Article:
The Baltimore Sun
Rebuilding GazaSeptember 18, 2005
PALESTINIAN euphoria over the end of Israel's occupation of the Gaza Strip devolved into robust expressions of sectarian loyalty, a looting spree of settlement synagogues and greenhouses and a wild surge of crossings into Egypt. It's been 38 years since Israeli troops took control of the Gaza Strip and prime seaside land was seized for Jewish settlements, leaving the majority Palestinian population confined to a few dusty towns and several squalid refugee camps.
A celebration of Israel's departure was expected. But the unruliness that followed the last Israeli's exit was unfortunate and undermines Palestinian President Mahmoud Abbas' pledge to create a model, civilized Gaza. Now is the time for Palestinians to unite under Mr. Abbas and build the society and state they want on this sliver of sand.
Palestinians deserve the freedom they have so long desired. They have waited decades for the opportunity to govern themselves and should proceed purposefully in that direction, resisting any other enticements by the religious and nationalist factions in Gaza. Hamas, Islamic Jihad and the Al Aqsa Martyrs Brigade all want to claim credit for the Israeli withdrawal. Gazans must realize that, like it or not, the international community is going to evaluate their aspirations for statehood on what happens in Gaza.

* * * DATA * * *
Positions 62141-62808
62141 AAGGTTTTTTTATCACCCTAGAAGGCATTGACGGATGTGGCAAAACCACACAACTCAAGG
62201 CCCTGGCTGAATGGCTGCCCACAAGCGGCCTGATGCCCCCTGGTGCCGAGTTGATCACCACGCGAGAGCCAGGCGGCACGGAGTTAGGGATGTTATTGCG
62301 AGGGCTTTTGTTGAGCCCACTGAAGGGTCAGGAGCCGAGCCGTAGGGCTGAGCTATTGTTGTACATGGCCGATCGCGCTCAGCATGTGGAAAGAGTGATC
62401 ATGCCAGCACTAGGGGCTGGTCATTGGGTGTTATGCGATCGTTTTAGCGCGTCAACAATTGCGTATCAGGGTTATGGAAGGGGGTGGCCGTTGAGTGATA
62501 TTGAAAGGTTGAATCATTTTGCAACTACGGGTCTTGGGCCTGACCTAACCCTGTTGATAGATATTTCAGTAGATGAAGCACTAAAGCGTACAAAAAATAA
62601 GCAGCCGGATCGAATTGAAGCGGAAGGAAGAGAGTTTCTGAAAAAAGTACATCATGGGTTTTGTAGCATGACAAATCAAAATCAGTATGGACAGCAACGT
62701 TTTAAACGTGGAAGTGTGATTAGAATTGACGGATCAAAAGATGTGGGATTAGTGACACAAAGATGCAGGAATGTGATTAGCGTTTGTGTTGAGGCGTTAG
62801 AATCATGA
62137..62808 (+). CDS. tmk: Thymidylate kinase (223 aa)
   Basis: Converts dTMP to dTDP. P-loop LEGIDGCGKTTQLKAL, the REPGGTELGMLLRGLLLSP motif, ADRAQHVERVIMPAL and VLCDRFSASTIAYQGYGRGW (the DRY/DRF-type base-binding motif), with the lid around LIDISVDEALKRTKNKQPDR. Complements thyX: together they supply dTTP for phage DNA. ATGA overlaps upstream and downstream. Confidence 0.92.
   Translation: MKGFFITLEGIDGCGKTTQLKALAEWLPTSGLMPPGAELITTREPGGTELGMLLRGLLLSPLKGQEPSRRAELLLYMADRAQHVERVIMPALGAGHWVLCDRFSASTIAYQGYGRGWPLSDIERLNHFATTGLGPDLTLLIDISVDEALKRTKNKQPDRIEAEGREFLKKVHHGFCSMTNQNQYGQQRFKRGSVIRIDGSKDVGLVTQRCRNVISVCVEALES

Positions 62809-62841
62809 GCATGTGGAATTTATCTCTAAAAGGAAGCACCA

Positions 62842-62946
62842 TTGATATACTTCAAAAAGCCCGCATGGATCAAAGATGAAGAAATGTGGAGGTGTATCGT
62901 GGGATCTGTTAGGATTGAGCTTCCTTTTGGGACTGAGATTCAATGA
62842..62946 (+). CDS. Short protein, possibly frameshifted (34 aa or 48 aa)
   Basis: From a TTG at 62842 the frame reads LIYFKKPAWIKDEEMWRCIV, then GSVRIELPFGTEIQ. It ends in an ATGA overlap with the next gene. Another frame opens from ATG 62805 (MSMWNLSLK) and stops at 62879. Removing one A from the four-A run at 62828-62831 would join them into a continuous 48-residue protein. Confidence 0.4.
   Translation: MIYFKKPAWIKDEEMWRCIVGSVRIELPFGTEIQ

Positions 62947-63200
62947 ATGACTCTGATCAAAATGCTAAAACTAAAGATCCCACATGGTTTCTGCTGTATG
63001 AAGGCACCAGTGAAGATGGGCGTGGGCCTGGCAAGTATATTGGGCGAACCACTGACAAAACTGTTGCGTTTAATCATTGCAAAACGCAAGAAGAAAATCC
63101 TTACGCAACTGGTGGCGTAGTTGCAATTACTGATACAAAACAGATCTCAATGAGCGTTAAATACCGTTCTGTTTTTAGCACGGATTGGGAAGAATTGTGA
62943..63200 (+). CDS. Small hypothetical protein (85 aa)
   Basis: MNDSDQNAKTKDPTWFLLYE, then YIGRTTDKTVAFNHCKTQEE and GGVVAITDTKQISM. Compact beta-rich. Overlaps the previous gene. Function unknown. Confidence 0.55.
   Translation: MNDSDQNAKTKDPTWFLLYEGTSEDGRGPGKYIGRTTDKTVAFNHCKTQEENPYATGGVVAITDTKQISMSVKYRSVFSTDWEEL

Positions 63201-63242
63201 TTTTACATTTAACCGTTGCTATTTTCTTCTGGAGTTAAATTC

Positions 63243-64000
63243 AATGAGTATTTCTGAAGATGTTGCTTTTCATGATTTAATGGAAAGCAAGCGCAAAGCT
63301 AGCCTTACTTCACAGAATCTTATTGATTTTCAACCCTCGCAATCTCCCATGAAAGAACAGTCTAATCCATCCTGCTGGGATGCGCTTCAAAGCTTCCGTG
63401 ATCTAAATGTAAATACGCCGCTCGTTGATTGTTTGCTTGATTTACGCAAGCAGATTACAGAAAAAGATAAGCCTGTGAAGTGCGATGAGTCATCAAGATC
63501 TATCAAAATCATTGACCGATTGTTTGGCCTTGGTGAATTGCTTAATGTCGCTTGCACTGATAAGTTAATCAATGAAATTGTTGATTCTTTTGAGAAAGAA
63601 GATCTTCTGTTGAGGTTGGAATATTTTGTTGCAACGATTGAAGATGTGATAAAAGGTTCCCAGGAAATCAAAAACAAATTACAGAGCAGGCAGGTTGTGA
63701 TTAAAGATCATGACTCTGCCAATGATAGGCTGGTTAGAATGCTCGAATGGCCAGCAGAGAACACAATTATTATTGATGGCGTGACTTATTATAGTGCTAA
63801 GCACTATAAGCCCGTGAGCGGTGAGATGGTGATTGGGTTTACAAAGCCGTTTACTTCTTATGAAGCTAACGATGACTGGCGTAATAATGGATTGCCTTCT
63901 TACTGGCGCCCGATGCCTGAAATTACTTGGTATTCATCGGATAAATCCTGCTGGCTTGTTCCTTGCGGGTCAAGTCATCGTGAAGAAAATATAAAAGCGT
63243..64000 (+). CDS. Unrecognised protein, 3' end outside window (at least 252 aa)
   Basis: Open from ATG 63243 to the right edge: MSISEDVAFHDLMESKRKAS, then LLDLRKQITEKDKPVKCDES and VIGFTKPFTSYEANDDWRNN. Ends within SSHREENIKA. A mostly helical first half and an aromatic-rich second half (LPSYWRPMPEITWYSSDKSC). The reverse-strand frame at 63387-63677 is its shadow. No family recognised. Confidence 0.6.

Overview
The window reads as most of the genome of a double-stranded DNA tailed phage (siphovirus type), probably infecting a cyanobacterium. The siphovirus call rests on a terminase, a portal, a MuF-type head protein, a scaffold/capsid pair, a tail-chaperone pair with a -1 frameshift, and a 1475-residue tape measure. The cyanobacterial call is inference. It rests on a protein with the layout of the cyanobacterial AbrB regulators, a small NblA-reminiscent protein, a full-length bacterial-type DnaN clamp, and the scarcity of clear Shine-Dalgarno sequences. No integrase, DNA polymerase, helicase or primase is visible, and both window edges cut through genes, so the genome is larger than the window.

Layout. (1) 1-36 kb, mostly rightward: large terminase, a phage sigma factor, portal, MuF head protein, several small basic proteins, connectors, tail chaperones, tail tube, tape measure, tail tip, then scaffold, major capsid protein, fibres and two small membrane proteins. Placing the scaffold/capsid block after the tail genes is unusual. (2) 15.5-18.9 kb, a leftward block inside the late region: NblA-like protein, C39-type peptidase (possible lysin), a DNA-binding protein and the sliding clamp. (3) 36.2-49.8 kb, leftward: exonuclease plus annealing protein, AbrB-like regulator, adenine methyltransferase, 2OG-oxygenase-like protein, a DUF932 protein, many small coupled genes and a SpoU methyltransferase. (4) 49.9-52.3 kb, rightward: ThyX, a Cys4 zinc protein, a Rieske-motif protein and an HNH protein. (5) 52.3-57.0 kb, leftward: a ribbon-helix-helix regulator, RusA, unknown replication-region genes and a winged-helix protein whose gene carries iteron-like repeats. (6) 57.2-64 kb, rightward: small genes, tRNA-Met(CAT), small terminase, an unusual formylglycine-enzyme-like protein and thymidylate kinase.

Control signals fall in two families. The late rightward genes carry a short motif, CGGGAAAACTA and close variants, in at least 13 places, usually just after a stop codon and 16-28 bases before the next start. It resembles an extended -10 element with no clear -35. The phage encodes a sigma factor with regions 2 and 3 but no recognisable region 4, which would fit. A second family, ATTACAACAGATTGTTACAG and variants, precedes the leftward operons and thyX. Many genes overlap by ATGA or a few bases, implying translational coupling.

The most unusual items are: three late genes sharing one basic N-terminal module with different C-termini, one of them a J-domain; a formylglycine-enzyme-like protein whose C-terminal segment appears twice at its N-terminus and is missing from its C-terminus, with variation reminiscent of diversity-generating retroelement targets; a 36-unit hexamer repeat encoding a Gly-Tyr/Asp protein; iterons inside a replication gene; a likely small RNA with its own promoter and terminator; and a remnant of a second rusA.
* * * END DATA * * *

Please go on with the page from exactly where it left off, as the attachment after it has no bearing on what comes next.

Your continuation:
Palestinians need to unite to redevelop this most densely populated and impoverished area. With housing, roads and other infrastructure in disrepair, there is much work to be done. That's why the looting of the former Israeli greenhouses, where Jewish settlers had built a thriving vegetable and floral business, was particularly disturbing. Middle East envoy James D. Wolfensohn, the former World Bank president, had helped raise $14 million to buy the properties from settlers and give them to the Palestinian Authority for much-needed jobs. The looting has made the future of the business there uncertain.
Mr. Abbas and other Palestinian officials know what's at stake. They have vowed - repeatedly - to impose order in Gaza. Palestinian militants should follow the example of the Irish Republican Army and voluntarily disarm; if not, Mr. Abbas must follow through on his promise to seize their weapons.
The priority has to be rebuilding Gaza. Palestinian officials have drawn up an ambitious but essential list of 45 housing, water and infrastructure projects. Pledges of financial support from the European Union, Germany, Japan and the U.S. Agency for International Development must be forthcoming so the projects can get underway and Palestinians can begin improving their land, the lives of their families and the prospects for an overall peace.
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